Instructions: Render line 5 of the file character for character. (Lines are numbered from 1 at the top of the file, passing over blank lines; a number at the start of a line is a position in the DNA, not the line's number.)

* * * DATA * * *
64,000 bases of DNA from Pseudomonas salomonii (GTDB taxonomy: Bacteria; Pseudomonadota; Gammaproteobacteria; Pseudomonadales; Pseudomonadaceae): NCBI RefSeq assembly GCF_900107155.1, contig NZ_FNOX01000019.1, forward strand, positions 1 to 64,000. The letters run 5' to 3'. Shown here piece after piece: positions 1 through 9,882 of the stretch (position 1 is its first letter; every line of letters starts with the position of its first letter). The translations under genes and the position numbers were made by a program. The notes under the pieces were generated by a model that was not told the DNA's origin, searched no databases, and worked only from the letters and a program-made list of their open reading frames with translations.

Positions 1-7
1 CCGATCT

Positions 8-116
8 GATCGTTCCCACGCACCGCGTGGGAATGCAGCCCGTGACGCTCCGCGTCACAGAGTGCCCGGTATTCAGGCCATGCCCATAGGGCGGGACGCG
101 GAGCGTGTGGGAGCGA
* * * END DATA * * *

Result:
8 GATCGTTCCCACGCACCGCGTGGGAATGCAGCCCGTGACGCTCCGCGTCACAGAGTGCCCGGTATTCAGGCCATGCCCATAGGGCGGGACGCG